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1.
EuropePMC; 2021.
Preprint in English | EuropePMC | ID: ppcovidwho-314842

ABSTRACT

Previous research has demonstrated that various properties of infectious diseases can be inferred from online search behaviour. In this work we use time series of online search query frequencies to gain insights about the prevalence of COVID-19 in multiple countries. We first develop unsupervised modelling techniques based on associated symptom categories identified by the United Kingdom's National Health Service and Public Health England. We then attempt to minimise an expected bias in these signals caused by public interest -- as opposed to infections -- using the proportion of news media coverage devoted to COVID-19 as a proxy indicator. Our analysis indicates that models based on online searches precede the reported confirmed cases and deaths by 16.7 (10.2 - 23.2) and 22.1 (17.4 - 26.9) days, respectively. We also investigate transfer learning techniques for mapping supervised models from countries where the spread of disease has progressed extensively to countries that are in earlier phases of their respective epidemic curves. Furthermore, we compare time series of online search activity against confirmed COVID-19 cases or deaths jointly across multiple countries, uncovering interesting querying patterns, including the finding that rarer symptoms are better predictors than common ones. Finally, we show that web searches improve the short-term forecasting accuracy of autoregressive models for COVID-19 deaths. Our work provides evidence that online search data can be used to develop complementary public health surveillance methods to help inform the COVID-19 response in conjunction with more established approaches.

2.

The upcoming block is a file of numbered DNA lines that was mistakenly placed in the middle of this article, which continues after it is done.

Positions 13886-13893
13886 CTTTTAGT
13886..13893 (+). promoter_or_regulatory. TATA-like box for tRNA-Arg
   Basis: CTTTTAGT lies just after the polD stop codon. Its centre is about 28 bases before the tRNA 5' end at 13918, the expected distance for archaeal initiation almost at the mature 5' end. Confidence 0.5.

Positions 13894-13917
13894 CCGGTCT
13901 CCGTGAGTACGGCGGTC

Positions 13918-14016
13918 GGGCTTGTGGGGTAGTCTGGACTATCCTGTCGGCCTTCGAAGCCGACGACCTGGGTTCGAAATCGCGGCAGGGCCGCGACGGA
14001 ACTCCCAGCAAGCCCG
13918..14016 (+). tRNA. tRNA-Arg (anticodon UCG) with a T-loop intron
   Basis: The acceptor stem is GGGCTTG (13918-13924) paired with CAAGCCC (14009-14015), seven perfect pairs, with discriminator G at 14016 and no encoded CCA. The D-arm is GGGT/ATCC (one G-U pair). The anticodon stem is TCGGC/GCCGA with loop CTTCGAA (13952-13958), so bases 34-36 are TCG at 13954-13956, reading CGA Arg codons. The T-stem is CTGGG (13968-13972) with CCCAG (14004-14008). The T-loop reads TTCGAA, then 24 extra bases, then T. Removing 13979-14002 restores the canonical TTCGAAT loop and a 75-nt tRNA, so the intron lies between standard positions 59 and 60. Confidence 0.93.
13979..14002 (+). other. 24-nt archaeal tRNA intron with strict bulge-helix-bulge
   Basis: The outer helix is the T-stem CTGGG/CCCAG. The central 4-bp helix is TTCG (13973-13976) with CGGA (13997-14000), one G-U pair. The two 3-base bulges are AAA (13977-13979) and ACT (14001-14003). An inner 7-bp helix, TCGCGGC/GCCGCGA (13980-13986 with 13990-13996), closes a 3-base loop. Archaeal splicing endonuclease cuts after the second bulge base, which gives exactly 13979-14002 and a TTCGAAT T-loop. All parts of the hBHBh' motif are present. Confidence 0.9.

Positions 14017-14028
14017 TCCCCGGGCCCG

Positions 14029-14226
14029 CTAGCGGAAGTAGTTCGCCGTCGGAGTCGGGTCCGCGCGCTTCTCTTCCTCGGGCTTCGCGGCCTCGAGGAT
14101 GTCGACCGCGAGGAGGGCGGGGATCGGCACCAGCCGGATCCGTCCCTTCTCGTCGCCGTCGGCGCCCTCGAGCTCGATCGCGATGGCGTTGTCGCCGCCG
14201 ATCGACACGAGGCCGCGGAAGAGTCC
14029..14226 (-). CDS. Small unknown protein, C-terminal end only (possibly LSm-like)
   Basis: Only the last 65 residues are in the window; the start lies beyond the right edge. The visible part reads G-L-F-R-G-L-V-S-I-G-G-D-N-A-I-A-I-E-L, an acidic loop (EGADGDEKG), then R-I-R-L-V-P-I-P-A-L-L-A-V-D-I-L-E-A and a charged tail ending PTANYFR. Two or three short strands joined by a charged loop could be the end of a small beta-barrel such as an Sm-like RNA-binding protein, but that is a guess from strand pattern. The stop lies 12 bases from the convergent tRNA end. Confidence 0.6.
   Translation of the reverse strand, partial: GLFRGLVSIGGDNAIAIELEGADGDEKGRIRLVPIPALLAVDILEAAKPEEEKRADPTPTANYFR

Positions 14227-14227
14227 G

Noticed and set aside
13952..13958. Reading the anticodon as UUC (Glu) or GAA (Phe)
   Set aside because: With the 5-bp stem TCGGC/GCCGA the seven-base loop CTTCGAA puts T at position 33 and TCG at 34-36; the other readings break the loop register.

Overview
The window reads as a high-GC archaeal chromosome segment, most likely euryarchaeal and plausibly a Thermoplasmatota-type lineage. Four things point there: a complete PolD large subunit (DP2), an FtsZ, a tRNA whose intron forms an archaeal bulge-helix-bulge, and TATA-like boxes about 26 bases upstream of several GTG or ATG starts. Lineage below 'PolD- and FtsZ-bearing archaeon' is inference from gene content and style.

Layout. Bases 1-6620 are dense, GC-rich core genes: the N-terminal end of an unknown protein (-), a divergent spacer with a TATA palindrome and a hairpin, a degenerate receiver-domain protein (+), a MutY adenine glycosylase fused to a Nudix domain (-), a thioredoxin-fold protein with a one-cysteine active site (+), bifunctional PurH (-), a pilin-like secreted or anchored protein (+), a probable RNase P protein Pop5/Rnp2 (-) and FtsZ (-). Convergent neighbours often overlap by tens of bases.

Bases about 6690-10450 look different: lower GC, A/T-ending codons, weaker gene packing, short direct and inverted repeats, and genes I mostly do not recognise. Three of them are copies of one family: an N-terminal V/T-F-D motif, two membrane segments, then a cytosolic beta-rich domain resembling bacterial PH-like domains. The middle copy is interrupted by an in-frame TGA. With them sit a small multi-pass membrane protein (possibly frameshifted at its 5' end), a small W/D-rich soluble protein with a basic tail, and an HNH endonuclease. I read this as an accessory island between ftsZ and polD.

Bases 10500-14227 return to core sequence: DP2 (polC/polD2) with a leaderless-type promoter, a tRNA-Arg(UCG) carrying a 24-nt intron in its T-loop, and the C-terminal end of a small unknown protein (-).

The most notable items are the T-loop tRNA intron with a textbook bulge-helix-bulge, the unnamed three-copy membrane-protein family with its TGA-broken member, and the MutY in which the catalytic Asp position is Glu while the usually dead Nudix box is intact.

NPJ Digit Med ; 4(1): 17, 2021 Feb 08.
Article in English | MEDLINE | ID: covidwho-1072176

ABSTRACT

Previous research has demonstrated that various properties of infectious diseases can be inferred from online search behaviour. In this work we use time series of online search query frequencies to gain insights about the prevalence of COVID-19 in multiple countries. We first develop unsupervised modelling techniques based on associated symptom categories identified by the United Kingdom's National Health Service and Public Health England. We then attempt to minimise an expected bias in these signals caused by public interest-as opposed to infections-using the proportion of news media coverage devoted to COVID-19 as a proxy indicator. Our analysis indicates that models based on online searches precede the reported confirmed cases and deaths by 16.7 (10.2-23.2) and 22.1 (17.4-26.9) days, respectively. We also investigate transfer learning techniques for mapping supervised models from countries where the spread of the disease has progressed extensively to countries that are in earlier phases of their respective epidemic curves. Furthermore, we compare time series of online search activity against confirmed COVID-19 cases or deaths jointly across multiple countries, uncovering interesting querying patterns, including the finding that rarer symptoms are better predictors than common ones. Finally, we show that web searches improve the short-term forecasting accuracy of autoregressive models for COVID-19 deaths. Our work provides evidence that online search data can be used to develop complementary public health surveillance methods to help inform the COVID-19 response in conjunction with more established approaches.

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